Tourists loved the many natural attractions of the resort. On Second Island was the famous Picture Tree, a great tree with a huge hollow base. It was all the fashion for ladies or a couple small children to stand inside the living tree and have their photograph taken. At the end of Third Island was Prospect Point where the willows hang low an old group of willow trees with great crooked branches reaching down to the water. Fourth, Fifth, and Sixth Islands were small and left in their wild states. Seventh Island was also called Half-Mile Island and was a popular picnic spot. Couples would rent row boats from the Resort and picnic on Seventh Island before setting out to explore the Ledges at Hemlock Point. The Point, where Sandstone Creek joins the River, features a stand of hemlock trees estimated to be hundreds of years old. A natural sandy beach under the hemlocks provided a popular spot for boat landings. Lion Head Rock was a great bluff of ledge that overhung the river path above Hemlock Point that was perfect for climbing and exploring. Stone House was a natural shelter under Lion Head between two great pieces of Ledge. Couples favored Lover's Glen. This secluded area along Sandstone Creek was perfect for romantic strolls. "

and

"After nearly a decade of running the Seven Islands Resort, Samuel Hewings sold the properties to Julian Scott Mudge in 1886. J.Scott Mudge was born in Wisconsin in 1850. By 1880 he was a furniture dealer in Lyons, Ohio. Mudge was defiantly a showman who was willing to build the Resort into a first-class enterprise.

Mudge immediately began to make major improvements. Like his predecessor, he wanted a deep pool of water to run steamers and pleasure boats. The Island boat livery offered over 70 row boats for rental to tourists- often couples looking for a romantic adventure. He removed the temporary dam built by Hewings and replaced it with a taller permanent Stone Dam that still remains today. Not only did this provide the water depth he wanted, but he also promoted this as the perfect fishing spot. Many anglers fished from the rocks near the shore or propped their boats right on the edge of the dam itself.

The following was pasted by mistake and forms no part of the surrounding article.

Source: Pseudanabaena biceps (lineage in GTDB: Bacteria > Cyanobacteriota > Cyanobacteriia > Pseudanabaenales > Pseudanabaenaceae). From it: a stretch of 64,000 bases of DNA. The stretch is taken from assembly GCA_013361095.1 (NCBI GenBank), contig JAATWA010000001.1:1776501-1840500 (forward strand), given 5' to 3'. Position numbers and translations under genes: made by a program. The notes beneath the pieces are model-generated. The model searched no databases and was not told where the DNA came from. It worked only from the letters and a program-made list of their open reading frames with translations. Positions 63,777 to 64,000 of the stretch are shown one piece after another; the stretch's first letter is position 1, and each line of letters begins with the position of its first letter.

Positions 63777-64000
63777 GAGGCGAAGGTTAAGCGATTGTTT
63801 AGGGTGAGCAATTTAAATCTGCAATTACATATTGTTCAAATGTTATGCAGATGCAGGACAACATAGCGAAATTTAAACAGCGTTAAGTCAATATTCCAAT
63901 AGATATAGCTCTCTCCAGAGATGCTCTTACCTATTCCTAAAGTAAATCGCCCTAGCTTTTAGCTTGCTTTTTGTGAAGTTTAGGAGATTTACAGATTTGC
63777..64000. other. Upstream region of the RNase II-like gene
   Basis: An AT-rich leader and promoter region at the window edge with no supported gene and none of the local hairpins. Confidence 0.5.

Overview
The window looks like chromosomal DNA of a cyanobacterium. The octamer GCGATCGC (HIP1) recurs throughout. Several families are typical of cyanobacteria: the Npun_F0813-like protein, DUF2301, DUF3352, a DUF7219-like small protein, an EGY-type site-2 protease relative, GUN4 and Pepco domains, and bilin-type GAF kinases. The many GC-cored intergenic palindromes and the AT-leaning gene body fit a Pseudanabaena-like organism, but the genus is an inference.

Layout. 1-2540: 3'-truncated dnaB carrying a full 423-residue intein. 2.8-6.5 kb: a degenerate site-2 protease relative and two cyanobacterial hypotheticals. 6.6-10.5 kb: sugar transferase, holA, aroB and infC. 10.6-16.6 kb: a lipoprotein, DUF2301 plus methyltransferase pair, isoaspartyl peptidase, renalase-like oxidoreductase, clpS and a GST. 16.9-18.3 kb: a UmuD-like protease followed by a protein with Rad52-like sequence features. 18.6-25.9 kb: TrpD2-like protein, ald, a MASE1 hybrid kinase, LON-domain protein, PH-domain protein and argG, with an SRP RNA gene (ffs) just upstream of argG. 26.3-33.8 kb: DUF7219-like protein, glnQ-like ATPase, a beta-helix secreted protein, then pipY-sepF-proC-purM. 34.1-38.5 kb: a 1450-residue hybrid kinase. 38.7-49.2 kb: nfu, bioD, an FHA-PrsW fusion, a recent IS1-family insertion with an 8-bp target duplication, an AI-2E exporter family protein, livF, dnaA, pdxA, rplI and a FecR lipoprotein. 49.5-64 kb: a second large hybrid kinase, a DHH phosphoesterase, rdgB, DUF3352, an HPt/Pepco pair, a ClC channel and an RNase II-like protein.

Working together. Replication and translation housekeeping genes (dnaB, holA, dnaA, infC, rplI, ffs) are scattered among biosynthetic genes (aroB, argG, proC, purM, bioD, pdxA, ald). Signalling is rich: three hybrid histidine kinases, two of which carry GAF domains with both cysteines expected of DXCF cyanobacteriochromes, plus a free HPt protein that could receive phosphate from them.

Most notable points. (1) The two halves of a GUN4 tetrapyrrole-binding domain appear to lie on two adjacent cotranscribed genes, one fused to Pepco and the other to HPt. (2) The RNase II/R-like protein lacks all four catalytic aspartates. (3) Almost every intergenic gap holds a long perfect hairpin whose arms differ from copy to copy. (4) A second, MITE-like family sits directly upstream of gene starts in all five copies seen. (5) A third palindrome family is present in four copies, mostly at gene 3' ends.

To accommodate more tourists, Mudge saw that he needed more room. He replaced the narrow spindly foot bridge between Second and Third Islands with a permanent, wider causeway. This was constructed by filling in the gap between the two islands with a narrow strip of land, edged with stones. This doubled the continuous land he had to work with. This legacy remains with us today. What we call Second Island is really Second and Third Islands joined together. Mudge's causeway has been widened over the years, but can still be seen as the narrow strip of land between the two wider islands.

Mudge's most notable improvement was the construction of the building he called The Round House. This three-story pagoda tower was built right on the edge of Second Island; half of the tower foundation was on the island and half was built out into the river. During the construction he kept the purpose of the unusual structure secret. This caused much speculation in the local community. Mudge eventually revealed his grand plans behind the design of his Round House. The tower was designed to have the second story rotate at a slow speed, while the third story rotated faster and was topped by a centrifugal swing that would whirl the adventurous rider out over the river. What an amazing sight to have witnessed young Victorian youth flying through the air! Many tourists would have been drawn to such a thrilling attraction. Sadly, these mechanical wonders never came to be. At the very final stages of construction during a devastating spring flood large chunks of winter ice pushed the building off its foundation and it nearly toppled over. Although the building was saved, the mechanics of the tower were destroyed and the potential of the building never came to be.